Also, you say that the by having this all encompasing exception handler would allow the application to run as normal, but that wouldn't be the case. By simply handling the exception in the main function you would take an exceptional path all the way back to the main function, destroying lots of objects in the process. Only global objects would survive this and they could very well be in a corrupt state due to the exception handling.

    The way to think about it is that by having an exception bypass all other exception handlers and get back to the last general exception handler, your application is in a corrupt state and this exception handler can do nothing to fix this. If you continue execution then your application will continue from this corrupt state.

    As an example. Suppose you are using a custom memory allocator in a C++ application and the allocation fails. This allocator throws a custom exception to indicate that something went wrong.

    The exception handler in main knows nothing about this allocator's exceptions and so it gets an exception which may not even derive from std::exception. So beyond knowing that the exception was thrown, the exception handler has no idea what the type of the exception is or what it even means. If the exception means that the memory allocator is out of memory, or it is in a corrupt state then you can't continue and you can't even know if this is the case.

    Another situation to think about is if you are in a C# applications main function and you just caught an exception. You somehow figure out that this is a FileNotFoundException. First, since you are now in an exception handler in the main function, you have no idea where this exception came from so you can't know how to deal with it. Second, the exception itself doesn't tell you how to deal with it. This could have been thrown due to you misspelling a file name, it could have been thrown due to the file being deleted or it could be missing due to filesystem corruption. How can your exception handler deal with this? How does it even know that this is serious or not?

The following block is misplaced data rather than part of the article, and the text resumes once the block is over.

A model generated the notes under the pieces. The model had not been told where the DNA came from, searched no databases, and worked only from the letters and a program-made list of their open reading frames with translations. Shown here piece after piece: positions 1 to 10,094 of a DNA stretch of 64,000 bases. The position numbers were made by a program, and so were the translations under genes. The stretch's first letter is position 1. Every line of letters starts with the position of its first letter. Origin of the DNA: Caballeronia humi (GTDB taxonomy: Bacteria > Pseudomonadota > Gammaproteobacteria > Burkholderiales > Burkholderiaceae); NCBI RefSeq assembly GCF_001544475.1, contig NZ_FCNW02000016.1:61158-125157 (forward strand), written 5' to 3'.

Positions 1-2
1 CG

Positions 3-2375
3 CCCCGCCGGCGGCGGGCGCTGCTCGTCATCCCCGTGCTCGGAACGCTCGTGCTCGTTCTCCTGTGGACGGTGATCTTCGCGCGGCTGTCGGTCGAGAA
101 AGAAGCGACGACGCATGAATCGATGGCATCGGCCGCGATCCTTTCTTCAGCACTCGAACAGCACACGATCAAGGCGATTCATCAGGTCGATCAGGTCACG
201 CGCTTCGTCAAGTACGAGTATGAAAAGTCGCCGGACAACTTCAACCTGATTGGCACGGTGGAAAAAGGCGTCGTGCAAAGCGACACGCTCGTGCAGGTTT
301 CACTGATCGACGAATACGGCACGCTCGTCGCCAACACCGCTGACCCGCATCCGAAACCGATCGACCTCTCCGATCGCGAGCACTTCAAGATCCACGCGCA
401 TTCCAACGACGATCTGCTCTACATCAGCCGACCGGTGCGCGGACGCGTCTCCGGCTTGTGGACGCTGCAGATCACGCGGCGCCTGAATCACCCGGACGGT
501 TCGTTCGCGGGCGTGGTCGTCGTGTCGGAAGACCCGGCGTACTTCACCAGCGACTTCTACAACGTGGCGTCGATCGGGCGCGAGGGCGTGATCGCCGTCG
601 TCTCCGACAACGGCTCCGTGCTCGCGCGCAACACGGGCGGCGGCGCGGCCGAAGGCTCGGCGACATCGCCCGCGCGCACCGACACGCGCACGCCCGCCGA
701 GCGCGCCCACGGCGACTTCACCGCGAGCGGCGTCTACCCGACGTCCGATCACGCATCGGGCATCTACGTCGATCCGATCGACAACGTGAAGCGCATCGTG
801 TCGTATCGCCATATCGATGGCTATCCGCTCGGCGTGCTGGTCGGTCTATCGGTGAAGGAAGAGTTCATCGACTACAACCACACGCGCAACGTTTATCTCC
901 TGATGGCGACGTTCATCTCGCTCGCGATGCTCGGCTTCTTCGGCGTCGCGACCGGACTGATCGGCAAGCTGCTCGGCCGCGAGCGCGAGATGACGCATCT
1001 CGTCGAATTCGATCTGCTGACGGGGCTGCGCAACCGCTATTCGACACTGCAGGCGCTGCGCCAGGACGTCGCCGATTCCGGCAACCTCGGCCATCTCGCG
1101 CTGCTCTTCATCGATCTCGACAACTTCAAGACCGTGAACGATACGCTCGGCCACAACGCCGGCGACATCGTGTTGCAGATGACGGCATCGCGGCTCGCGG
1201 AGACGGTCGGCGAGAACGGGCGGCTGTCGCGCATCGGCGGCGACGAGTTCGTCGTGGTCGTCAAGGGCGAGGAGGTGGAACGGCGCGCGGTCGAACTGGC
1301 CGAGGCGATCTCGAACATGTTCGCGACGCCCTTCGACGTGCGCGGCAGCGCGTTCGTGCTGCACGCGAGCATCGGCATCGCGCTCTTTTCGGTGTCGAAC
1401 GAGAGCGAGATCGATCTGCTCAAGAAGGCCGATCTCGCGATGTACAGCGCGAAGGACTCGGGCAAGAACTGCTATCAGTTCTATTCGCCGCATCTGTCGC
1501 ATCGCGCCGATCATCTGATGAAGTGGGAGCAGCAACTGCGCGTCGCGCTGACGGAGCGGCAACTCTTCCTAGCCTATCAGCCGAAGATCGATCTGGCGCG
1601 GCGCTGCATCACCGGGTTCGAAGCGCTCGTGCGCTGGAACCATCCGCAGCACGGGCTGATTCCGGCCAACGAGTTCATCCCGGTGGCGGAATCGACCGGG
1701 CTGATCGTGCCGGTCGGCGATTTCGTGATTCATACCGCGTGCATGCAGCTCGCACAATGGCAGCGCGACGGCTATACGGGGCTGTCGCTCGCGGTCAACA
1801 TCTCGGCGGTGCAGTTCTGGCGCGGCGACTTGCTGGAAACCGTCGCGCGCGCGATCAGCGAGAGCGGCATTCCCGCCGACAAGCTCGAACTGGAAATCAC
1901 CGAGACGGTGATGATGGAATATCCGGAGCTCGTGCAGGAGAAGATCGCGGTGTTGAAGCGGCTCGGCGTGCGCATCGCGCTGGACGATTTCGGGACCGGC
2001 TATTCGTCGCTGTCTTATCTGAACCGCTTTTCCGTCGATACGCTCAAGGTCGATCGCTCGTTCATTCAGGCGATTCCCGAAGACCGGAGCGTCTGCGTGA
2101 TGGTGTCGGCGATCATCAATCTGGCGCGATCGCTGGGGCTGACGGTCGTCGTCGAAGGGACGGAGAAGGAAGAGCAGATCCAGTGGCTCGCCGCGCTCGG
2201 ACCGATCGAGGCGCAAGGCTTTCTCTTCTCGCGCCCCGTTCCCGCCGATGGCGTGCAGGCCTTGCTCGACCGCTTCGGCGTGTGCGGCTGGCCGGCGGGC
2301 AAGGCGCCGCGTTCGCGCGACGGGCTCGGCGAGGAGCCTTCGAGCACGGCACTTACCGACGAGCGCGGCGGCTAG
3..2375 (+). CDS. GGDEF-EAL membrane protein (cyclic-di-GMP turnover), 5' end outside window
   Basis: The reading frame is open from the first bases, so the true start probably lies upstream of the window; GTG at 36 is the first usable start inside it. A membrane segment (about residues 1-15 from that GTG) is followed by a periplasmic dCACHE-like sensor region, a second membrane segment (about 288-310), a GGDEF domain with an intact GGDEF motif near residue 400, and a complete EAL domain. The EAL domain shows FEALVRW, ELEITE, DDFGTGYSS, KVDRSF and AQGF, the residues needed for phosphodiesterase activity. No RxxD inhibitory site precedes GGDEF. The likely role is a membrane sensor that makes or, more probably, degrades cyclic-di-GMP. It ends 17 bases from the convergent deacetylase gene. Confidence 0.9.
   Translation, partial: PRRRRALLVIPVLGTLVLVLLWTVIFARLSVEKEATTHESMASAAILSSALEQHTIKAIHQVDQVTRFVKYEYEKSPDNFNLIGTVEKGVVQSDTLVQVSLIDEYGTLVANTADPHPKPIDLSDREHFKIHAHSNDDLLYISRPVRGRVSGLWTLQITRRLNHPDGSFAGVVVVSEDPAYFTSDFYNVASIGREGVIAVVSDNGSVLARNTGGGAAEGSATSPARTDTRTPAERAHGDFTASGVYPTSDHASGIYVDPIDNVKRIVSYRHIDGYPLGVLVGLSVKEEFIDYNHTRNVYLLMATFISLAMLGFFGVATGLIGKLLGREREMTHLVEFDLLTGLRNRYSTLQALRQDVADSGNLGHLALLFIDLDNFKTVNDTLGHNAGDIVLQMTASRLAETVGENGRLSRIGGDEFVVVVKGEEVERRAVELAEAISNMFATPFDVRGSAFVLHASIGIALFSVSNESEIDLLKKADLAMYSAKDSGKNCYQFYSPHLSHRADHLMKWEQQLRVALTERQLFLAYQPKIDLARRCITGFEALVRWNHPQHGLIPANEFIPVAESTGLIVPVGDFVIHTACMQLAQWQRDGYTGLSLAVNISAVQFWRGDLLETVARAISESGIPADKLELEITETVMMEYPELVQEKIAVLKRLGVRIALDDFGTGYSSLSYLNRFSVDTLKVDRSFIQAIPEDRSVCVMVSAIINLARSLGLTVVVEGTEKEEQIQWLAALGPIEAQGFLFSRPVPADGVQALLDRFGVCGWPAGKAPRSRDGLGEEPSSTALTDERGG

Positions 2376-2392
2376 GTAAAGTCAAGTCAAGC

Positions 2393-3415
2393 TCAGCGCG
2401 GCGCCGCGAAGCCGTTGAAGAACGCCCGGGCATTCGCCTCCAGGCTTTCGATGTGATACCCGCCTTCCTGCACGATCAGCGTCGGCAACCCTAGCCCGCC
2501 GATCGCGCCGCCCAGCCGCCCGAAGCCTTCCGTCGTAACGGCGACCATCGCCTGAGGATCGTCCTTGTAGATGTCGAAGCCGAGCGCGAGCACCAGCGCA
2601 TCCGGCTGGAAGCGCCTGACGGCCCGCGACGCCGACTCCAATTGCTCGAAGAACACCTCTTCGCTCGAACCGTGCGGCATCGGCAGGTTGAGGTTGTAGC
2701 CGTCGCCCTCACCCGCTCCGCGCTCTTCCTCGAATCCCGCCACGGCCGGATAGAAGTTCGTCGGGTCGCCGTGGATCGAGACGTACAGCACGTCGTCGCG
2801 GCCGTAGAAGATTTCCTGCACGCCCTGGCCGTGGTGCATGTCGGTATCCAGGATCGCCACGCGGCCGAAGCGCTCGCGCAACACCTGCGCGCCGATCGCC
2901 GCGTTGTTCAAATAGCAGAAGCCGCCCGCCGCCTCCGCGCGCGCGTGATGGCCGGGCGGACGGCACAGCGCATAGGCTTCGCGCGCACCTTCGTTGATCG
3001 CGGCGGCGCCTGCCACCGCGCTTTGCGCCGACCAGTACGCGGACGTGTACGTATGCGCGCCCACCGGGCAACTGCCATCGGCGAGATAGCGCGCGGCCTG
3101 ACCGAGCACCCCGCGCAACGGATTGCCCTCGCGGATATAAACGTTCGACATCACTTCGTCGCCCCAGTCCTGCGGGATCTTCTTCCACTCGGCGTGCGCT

This is a signature. Any samples given are not meant to have error checking or show best practices. They are meant to just illustrate a point. I may also give inefficient code or introduce some problems to discourage copy/paste coding. This is because the major point of my posts is to aid in the learning process.

    Sunday, September 29, 2019 6:55 PM
  • Also, logging the exception is nowhere near as good since the program is unwound up to the exception handler that catches the exception. This means that you lose all local variables.

    If one of these local variables is what unexpectedly failed then you lose the state of an object in its error state. The file and line that the exception was thrown is also not as useful since this is only where the error was detected, it is more than likely that where the error occured was before this point. So getting a memory dump with the state of all live objects is more preferable to a call stack.


    This is a signature. Any samples given are not meant to have error checking or show best practices. They are meant to just illustrate a point. I may also give inefficient code or introduce some problems to discourage copy/paste coding. This is because the major point of my posts is to aid in the learning process.

    Sunday, September 29, 2019 7:30 PM
  • Many thanks for your responses - I will analyse them as soon as I can. I just wanted to add that when you display the exception information on the UI Exception Monitor or log them you could also include the Date and Time the exception occurred. Thanks and regards, Taher Hassan
    Monday, September 30, 2019 11:18 AM
  • Hi Taher,

    >>I just wanted to add that when you display the exception information on the UI Exception Monitor or log them you could also include the Date and Time the exception occurred.

    You can customer code to capture the data and time as a workaround:

    https://stackoverflow.com/questions/15291328/does-system-exception-have-a-built-in-thrown-timestamp

    In addition, current VS may has no certain features or functions you want to get, so we just provide our suggestions or workaround for those issues. If you really have some suggestions or ideas, you could submit the feature request to the product team directly with the VS IDE.

    https://docs.microsoft.com/en-us/visualstudio/ide/how-to-report-a-problem-with-visual-studio?view=vs-2019

    Best Regards,

    Jack


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    Wednesday, October 2, 2019 5:55 AM